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BD Giving Notes – #21 ‘A Reality Check’

The question is, do we need to consider ‘professionalising’ our Board or our Community Steering Group to access more of the impact investing market?.... Our challenge ahead is in managing this tension and achieving a fine balance between the two. 

Last week a colleague and I had an enlightening meeting with a fund manager to discuss a potential opportunity for our first round of investments. This fund, which I won’t name here, is attractive in terms of its ambition for impact, it provides decent returns and, we feel, aligns well with the priorities that our Community Steering Group has set out for our investments. A match made in heaven as they say. 
 
Not quite. 
 
As we were about to begin the meeting, we were joined by their Compliance Lead who asked me a series of questions meant to ascertain whether we, at BD Giving, could be categorised under the UK’s financial regulatory body’s rules – the Financial Conduct Authority (FCA) – as ‘elective professional’ investors. We were told the questions must preempt any discussion about the specifics of the fund. 
 

The market for investors is broadly divided between offers for professional investors or elective professional investors on one hand, and retail investors on the other hand.

Quick Definitions:

  • A ‘professional client’ is a client who possesses the experience, knowledge and expertise to make investment decisions and properly assess the risks that accompany all investment services, activities and financial instruments.
  • An ‘elective professional client’ states in writing that they wish to be treated as a professional client for the purposes of making investments.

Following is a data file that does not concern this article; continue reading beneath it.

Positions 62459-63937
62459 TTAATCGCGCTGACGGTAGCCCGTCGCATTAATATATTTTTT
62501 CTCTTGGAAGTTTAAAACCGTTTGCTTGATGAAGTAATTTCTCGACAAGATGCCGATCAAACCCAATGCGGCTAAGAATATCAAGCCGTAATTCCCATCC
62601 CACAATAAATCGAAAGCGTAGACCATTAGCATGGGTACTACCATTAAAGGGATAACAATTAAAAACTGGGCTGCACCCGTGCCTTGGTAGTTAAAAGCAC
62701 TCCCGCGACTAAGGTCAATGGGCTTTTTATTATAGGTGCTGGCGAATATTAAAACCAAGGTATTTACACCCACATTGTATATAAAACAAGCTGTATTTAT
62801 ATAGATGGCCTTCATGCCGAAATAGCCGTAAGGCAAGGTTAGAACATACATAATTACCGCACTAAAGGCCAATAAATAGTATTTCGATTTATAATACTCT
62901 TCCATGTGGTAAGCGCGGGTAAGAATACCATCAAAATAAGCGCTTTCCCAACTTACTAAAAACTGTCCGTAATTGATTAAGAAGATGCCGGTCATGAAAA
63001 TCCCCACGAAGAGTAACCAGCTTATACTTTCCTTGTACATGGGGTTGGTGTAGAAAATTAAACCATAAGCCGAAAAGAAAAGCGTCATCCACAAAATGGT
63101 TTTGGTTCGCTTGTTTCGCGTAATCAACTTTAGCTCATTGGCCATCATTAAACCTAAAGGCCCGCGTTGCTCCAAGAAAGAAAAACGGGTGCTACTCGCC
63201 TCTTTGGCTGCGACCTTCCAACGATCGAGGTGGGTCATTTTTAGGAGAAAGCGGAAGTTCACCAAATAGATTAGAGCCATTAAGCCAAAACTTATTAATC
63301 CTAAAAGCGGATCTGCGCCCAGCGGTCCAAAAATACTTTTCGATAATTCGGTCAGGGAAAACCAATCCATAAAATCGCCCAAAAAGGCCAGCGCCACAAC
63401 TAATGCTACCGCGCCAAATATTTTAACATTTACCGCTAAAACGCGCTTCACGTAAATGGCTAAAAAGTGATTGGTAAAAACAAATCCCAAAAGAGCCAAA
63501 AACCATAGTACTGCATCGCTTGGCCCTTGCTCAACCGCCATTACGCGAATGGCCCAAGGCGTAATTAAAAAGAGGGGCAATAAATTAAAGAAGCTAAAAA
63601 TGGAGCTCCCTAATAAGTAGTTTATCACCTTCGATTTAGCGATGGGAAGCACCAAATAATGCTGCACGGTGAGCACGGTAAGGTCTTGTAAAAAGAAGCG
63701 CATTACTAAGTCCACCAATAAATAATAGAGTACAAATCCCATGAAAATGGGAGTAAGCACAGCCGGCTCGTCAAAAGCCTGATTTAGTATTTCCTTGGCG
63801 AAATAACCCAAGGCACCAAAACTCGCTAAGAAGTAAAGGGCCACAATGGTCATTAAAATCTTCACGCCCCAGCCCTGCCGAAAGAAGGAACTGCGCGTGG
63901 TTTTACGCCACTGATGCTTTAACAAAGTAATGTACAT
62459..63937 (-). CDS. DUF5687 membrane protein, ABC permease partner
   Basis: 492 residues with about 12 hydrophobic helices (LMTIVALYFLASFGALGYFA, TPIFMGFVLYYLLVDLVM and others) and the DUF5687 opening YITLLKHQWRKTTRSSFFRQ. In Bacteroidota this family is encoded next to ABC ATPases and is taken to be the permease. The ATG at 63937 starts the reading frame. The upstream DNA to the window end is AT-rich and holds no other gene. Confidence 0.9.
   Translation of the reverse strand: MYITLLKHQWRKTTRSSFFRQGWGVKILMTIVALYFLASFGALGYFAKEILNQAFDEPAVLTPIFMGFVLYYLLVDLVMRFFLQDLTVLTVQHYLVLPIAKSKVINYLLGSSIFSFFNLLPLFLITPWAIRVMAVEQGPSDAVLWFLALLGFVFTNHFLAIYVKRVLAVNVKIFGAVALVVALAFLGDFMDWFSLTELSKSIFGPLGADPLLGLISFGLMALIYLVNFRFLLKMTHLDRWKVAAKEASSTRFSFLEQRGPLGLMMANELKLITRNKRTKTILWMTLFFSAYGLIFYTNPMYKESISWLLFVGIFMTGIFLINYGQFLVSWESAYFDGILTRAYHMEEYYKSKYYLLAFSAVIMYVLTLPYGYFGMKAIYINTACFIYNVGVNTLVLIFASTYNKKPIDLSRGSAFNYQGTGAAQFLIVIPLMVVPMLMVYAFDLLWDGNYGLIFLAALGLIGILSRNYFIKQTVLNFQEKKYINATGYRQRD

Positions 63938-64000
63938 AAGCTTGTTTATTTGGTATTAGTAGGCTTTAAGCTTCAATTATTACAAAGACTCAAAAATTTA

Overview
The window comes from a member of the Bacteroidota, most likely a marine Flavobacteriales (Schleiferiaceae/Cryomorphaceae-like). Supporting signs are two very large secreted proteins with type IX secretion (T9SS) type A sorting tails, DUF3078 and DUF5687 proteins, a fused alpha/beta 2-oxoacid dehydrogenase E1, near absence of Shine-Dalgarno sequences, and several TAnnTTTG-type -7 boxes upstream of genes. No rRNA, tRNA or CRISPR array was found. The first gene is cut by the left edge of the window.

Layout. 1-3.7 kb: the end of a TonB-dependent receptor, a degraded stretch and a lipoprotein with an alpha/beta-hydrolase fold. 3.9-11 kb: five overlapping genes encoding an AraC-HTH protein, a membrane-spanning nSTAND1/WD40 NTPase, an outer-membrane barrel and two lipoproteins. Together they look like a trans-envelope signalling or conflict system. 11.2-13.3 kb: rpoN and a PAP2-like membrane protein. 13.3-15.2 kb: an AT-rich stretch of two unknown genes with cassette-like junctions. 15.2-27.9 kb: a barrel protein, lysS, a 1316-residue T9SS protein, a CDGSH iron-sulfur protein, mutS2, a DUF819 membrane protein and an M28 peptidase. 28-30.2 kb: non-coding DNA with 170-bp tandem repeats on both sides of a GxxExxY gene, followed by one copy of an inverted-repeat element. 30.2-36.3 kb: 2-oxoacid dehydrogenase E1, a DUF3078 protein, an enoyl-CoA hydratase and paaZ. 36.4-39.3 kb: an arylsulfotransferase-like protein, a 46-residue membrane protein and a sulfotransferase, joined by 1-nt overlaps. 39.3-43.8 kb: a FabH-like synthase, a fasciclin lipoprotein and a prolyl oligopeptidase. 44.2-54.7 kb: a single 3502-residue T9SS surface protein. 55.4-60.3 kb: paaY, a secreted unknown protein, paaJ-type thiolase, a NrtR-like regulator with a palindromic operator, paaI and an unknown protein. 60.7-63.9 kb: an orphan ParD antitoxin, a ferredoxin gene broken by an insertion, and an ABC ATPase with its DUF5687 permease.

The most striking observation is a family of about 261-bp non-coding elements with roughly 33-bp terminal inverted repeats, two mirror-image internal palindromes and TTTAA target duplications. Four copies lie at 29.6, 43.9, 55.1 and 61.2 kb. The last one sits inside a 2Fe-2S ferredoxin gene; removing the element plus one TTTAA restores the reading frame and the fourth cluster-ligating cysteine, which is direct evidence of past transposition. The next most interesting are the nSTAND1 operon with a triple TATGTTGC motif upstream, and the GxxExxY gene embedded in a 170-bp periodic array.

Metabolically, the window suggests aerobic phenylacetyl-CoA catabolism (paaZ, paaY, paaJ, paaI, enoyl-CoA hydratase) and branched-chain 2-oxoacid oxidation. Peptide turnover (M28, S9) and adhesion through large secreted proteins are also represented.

• A ‘retail client’ is most likely to have limited investment knowledge and so receives a greater level of regulatory protection.
So there we were, trumpeting our admittedly limited investment experience with resolve and determination. But like a boxer that sees victory slip away, strike after strike, I got back on my feet, even as my fists got shakier and my vision blurrier: “Look how aligned our values are, we’ve got so much in common, wouldn’t it be great to work together?”, “We’ve been working with this or that external adviser who brings considerable experience to our decision-making process”. 
 
But to no avail, the knock-out blow hit me right on the chin and we had to throw in the towel. 
 
This was a frustrating conversation. However, as a new investor, it gave us insights into the conversations and challenges that we are increasingly likely to be faced with as we seek to deploy the Community-led Investment Fund. It also raised questions about the kind of investor we are or should be, and the inadequacy of existing categories of investors and products for our community-led model, which doesn’t neatly fit the definitions of a professional or a retail client. 
 
The compliance regulations (covered by the FCA) ask fund managers to assess the financial situation, risk appetite and investment objectives of prospective investors. Failing the tests to be considered an ‘elective professional’ investor (as we did), means you’re automatically classified as a retail investors, which greatly limits the opportunities on offer, and in our case cost us this investment opportunity. 
 
Now, let us be clear, the existence of such regulation designed to help investors and fund managers to better manage risk is undoubtedly a good thing. In the end, we will be accountable for any decision to invest and we must demonstrate it was a considered and weighed risk, and that we had the right amount of information and expertise before investing. 
 
The question is, do we need to consider ‘professionalising’ our Board or our Community Steering Group to access more of the impact investing market? If we do, that won’t come without trade-offs. What makes our model unique is that the hand of the Community is all over it, from the design of the Investment Policy to decisions about investments. They are the reason why we weigh the social and environmental impacts of potential investments as highly as their returns.
 
Developing our expertise and credentials as investors must not come at the expense of this model. Our challenge ahead is in managing this tension and achieving a fine balance between the two.

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